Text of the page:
Interview with David Casademunt
By María Adell
Barcelonian David Casademunt is a clear example of the fact that where there's a will there's a way. El páramo, his debut feature film, arrives at the Sitges Film Festival thanks to Netflix after years of struggling to get a project off the ground that was originally going to be called The Beast and that was mentored by the Audiovisual Producers of Catalonia's Producers Meet Producers project. We talked to the director about his film, which combines psychological horror, family drama and even western.
Can you tell us about the project's origin?
After graduating from the ESCAC in 2007, I was trying to get several projects off the ground that hadn't come to fruition. In the summer of 2014, I remember I was flipping around the TV, and I came across Braveheart, which is my favorite movie. Right then, I was convinced that my debut feature had to be true to the cinema that I really liked, that I had grown up with: that classic narrative American cinema that I watched as a kid.
I knew it was going to be difficult because it involved carrying out an ambitious project, with a certain budget level, which would be complicated to raise because I was a first-time filmmaker, I had no previous feature film to validate me. So what I did was to immediately write the outline of a drama about a boy who was left alone in a cabin in the middle of a wasteland. Shortly afterwards, when the screenwriters, Martí Lucas and Fran Menchón, who are also close friends, joined the project, that story told in the form of a drama was transformed into a horror story. Basically, El páramo speaks of a personal and very tough experience I had as a teenager: during that time, I lost my father and I remember his illness and his absence as a genuine nightmare, a horror movie. We thought it was somehow nice to tell a story that would explain, precisely from the codes of genre, the feelings I had gone through during that whole process, the fears I had experienced. That's the seed of everything.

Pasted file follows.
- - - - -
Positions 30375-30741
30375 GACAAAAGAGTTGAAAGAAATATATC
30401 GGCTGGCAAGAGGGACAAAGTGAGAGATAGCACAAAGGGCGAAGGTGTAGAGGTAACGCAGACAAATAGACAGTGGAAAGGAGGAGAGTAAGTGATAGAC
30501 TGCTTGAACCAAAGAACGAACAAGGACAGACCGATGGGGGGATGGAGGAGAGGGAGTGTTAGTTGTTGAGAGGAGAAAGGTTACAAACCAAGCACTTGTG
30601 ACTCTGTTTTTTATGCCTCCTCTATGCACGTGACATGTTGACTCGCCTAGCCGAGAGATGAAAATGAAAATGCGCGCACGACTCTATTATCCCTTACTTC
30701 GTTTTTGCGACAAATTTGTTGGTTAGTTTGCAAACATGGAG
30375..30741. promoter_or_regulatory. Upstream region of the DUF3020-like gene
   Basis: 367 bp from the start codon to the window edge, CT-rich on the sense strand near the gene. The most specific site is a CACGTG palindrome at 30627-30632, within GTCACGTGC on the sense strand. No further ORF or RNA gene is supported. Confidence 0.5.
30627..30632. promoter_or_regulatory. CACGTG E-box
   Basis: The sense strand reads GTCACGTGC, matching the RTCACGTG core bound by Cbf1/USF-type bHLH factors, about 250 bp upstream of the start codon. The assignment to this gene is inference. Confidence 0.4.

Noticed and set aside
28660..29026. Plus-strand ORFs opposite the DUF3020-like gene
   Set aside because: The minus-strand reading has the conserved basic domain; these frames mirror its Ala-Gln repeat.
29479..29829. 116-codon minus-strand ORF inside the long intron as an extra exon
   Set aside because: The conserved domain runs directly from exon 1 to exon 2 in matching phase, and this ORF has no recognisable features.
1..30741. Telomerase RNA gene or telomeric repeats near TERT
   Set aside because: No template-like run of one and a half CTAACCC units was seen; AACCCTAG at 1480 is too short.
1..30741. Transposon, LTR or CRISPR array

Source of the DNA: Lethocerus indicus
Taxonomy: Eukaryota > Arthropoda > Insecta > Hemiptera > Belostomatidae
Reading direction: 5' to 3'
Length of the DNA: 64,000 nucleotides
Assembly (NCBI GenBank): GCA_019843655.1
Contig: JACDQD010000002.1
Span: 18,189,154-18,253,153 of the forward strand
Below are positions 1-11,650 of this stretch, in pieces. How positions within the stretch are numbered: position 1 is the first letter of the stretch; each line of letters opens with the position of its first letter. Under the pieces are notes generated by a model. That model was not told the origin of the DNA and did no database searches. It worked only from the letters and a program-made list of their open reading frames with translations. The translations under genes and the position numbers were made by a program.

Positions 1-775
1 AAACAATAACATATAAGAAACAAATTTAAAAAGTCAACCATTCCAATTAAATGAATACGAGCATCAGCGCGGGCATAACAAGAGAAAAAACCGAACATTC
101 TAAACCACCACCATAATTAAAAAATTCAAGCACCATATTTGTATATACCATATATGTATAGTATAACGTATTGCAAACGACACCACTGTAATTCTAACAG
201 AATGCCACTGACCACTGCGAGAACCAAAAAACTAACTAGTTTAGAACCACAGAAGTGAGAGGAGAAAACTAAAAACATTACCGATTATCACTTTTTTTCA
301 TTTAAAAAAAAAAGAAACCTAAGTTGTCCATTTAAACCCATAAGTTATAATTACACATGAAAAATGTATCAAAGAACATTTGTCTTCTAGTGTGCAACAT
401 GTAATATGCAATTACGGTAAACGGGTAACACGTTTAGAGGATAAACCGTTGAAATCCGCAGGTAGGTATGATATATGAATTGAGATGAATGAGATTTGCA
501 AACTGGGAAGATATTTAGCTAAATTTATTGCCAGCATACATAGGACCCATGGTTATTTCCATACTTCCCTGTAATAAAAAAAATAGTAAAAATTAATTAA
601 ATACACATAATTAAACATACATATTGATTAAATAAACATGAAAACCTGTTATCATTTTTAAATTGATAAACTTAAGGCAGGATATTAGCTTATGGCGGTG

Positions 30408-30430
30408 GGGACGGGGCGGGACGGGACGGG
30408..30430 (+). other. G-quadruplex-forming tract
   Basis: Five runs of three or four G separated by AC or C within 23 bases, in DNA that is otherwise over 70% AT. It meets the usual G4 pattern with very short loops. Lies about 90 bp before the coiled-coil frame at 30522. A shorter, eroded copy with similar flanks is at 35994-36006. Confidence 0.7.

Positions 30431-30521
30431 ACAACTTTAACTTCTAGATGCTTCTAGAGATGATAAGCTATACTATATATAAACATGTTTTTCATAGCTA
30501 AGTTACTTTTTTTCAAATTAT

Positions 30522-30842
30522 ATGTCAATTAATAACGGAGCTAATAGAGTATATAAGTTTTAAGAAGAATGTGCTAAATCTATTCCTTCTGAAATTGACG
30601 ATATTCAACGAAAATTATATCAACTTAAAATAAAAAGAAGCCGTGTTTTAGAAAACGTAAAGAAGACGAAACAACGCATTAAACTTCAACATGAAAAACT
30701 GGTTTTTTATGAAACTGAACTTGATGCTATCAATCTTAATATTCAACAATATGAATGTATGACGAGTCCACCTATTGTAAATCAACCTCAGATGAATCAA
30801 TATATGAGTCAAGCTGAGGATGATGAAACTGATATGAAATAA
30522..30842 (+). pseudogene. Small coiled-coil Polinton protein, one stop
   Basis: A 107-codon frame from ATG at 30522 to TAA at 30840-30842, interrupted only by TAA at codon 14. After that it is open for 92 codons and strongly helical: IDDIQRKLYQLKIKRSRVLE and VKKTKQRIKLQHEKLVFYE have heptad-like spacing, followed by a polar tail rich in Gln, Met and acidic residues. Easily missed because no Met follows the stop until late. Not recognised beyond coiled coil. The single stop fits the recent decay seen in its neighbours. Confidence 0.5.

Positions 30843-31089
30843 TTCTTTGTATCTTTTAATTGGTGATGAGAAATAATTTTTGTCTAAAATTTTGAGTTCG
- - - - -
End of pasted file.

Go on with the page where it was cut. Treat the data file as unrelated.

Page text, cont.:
The film is produced by Netflix, how did you get them to back it?
As soon as we started developing the script, our strategy was to send it to different development workshops, both national and international. Participation in these workshops provides projects with a kind of distinction, something that makes them stand out from the rest; this is very important because producers receive hundreds of scripts and the fact that they are endorsed by these programs allows your film to stand out from all the rest.
We were in the ECAM's Incubator and in the Filmmaker Lab at TIFF, in Toronto. All this not only allowed our project to win these distinctions, but also allowed us to get our hopes up, to believe that we really had something interesting in our hands. Finally, in July 2019, we presented the project to the Rodar y Rodar production company. We presented them with a fairly complex and advanced version of the project, with a very elaborate material development. I really love to draw, and my partner is an illustrator so we designed a bunch of concept arts that we presented together with the script, because we thought it was important to convey what the finished film would look like, what the visual aspect of the film would be. When they saw everything we had presented, Rodar y Rodar immediately committed to the film and, just three months later, they presented the project to Netflix. It all happened very fast because Netflix didn't think twice, they immediately told us they wanted to make a Netflix Original. And here we are, in the Official Selection of the Sitges Film Festival. A dream come true.